It is eye-opening to enter the studio and find that the interactions we musicians spend our lives learning to accomplish automatically have to be unwound, disassembled, self-consciously serialized and performed separately under the most clinical of conditions – all so those interactions can be reassembled into a single whole that captures the magic of our playing together.
This gives us a freedom to take chances and explore ideas we could never try on stage. As a producer, Kevin usually insists on the player dictating what works for his/her instrument and style in any given setting, but now and then he presses for something more. Sometimes he accomplished this through suggesting bizarre and memorable metaphors like, “pretend you’re playing a duet with Neil Young” or “imagine fluidly expanding and contracting jellyfish soaring around in a cathedral.” These images made appearances in my sessions. I was fascinated by his ability to coax veteran players out of safety to accomplish something new, amazing and even counter to their instincts. Every time I returned to the studio, Kevin would excitedly share the wonderful moments the other musicians had found.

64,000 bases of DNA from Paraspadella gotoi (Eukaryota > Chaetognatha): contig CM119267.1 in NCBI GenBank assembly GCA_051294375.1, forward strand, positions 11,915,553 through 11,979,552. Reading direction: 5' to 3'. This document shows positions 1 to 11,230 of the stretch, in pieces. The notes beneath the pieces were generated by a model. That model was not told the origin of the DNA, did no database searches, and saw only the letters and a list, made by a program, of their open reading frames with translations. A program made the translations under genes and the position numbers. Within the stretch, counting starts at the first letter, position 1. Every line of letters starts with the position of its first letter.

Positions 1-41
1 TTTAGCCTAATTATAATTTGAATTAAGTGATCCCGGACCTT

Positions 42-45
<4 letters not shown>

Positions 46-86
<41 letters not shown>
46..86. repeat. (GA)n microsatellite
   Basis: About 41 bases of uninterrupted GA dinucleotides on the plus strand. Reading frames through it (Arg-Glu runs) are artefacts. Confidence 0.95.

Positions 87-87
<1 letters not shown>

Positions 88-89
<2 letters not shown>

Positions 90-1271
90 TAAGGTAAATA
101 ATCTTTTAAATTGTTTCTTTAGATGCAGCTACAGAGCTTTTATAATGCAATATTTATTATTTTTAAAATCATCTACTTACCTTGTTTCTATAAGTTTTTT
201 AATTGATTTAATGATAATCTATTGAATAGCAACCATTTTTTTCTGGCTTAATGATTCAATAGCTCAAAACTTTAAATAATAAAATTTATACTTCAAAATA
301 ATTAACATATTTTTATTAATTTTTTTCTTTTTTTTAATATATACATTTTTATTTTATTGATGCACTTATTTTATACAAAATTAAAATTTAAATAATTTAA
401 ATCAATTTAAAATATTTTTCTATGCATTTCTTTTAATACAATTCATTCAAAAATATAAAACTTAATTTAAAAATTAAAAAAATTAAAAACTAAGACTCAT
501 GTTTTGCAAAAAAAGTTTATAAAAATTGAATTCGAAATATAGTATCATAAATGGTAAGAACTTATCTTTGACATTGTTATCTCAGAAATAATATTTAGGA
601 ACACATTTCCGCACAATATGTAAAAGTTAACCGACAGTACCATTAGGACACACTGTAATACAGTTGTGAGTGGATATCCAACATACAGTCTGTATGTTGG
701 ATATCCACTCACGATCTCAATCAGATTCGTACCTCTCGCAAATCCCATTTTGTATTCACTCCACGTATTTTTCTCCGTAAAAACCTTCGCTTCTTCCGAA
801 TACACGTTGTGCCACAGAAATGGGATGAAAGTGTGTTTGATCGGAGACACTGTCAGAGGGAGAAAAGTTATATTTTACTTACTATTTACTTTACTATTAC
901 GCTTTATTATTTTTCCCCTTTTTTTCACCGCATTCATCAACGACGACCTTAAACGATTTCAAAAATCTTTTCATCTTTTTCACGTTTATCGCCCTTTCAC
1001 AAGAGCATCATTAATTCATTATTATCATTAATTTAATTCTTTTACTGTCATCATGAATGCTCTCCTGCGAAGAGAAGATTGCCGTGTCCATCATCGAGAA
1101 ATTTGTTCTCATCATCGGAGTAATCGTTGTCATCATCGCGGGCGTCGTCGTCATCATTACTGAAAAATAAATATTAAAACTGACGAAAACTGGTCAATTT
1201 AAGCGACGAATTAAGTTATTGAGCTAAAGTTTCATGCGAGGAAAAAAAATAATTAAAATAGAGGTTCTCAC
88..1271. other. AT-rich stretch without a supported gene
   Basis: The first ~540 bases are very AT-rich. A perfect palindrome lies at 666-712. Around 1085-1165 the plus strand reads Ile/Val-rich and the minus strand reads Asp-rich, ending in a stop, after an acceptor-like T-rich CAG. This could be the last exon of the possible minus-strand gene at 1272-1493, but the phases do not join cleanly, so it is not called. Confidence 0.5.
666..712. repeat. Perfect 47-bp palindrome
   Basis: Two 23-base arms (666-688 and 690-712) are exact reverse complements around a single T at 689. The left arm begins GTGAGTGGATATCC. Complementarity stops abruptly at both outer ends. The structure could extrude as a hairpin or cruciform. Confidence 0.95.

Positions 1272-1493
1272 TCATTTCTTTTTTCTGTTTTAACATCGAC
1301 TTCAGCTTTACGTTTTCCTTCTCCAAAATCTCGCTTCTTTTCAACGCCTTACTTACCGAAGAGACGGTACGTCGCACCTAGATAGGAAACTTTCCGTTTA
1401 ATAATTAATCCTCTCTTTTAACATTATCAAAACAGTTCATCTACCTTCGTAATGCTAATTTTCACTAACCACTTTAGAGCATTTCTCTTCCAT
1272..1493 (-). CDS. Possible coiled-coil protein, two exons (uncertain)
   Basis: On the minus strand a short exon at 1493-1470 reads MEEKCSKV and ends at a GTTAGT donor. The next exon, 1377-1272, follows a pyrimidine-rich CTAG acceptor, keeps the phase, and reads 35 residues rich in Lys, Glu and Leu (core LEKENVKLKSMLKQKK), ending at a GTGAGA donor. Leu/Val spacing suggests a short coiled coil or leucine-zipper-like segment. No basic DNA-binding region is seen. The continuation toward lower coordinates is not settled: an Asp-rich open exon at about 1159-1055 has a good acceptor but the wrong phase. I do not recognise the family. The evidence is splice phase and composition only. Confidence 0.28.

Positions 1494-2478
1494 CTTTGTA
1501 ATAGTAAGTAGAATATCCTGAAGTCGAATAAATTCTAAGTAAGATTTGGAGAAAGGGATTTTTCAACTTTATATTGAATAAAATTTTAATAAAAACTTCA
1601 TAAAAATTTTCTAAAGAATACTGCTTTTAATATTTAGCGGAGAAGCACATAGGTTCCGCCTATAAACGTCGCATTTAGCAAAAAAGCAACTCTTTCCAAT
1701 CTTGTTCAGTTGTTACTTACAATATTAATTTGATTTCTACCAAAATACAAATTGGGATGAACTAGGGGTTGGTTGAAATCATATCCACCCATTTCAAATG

We each keep in the corner of our minds what those breakthroughs will mean to the other players, to the music as a whole, and to our efforts to bring them all together successfully. This is what Some Assembly Required means to me.